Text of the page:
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ELIZABETH awoke the next morning to the same thoughts and
meditations which had at length closed her eyes. She could not yet
recover from the surprise of what had happened; it was impossible
to think of anything else; and, totally indisposed for employment,
she resolved, soon after breakfast, to indulge herself in air and
exercise. She was proceeding directly to her favorite walk, when
the recollection of Mr. Darcy’s sometimes coming there stopped
her, and instead of entering the park, she turned up the lane, which
led her farther from the turnpike-road.

The park paling was still the boundary on one side, and she soon
passed one of the gates into the ground.

After walking two or three times along that part of the lane, she
was tempted, by the pleasantness of the morning, to stop at the
gates and look into the park.

The five weeks which she had now passed in Kent had made a
great difference in the country, and every day was adding to the
verdure of the early trees. She was on the point of continuing her
walk, when she caught a glimpse of a gentleman within the sort of
grove which edged the park; he was moving that way; and, fearful
of its being Mr. Darcy, she was directly retreating. But the person
who advanced was now near enough to see her, and stepping
forward with eagerness, pronounced her name. She had turned
away; but on hearing herself called, though in a voice which
proved it to be Mr. Darcy, she moved again towards the gate. He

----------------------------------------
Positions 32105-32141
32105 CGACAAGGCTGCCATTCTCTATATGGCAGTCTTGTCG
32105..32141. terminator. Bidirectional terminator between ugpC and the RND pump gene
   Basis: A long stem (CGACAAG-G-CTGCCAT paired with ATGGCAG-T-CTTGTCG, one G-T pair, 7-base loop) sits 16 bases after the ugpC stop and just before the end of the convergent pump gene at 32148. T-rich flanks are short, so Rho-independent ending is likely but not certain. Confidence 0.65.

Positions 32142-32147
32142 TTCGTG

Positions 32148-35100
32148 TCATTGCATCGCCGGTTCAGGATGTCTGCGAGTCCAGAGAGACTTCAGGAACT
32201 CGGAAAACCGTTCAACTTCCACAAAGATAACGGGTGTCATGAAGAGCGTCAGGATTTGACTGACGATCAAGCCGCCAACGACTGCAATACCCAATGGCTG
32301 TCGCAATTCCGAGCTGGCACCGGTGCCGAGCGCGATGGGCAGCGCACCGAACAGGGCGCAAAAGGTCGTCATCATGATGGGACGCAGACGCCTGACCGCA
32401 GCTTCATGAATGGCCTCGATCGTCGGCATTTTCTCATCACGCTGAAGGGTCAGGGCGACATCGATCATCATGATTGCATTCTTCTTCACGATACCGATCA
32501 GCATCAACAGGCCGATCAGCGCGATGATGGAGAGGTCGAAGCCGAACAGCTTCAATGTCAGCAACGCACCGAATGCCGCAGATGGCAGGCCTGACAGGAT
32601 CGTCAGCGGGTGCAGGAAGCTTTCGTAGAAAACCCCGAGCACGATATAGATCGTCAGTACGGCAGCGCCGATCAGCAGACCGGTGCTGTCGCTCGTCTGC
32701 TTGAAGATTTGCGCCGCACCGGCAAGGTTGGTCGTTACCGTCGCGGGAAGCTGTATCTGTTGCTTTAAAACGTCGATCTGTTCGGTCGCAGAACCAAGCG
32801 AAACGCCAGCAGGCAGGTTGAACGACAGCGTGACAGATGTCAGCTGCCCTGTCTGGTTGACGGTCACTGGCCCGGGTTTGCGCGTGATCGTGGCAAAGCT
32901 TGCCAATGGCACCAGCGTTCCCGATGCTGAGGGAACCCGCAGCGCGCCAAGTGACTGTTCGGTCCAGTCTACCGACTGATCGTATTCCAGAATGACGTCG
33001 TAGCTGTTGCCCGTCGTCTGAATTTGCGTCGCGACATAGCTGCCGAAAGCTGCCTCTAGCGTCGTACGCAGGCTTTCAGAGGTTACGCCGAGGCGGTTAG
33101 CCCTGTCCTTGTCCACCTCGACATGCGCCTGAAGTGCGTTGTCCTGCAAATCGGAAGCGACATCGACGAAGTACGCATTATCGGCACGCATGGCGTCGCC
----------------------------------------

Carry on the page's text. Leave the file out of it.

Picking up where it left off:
had by that time reached it also, and, holding out a letter, which
she instinctively took, said, with a look of haughty composure, “I
have been walking in the grove
some time in the hope of meeting you. Will you do me the honor of
reading that letter?” And then, with a slight bow, turned again into
the plantation, and was soon out of sight.

With no expectation of pleasure, but with the strongest curiosity,
Elizabeth opened the letter, and, to her still-increasing wonder,
perceived an envelope containing two sheets of letter-paper,
written quite through, in a very close hand. The envelope itself was
likewise full. Pursuing her way along the lane, she then began it. It
was dated from Rosings, at eight o’clock in the morning, and was
as follows:

“Be not alarmed, madam, on receiving this letter, by the
apprehension of its containing any repetition of those sentiments or
renewal of those offers which were last night so disgusting to you.
I write without any intention of paining you, or humbling myself,
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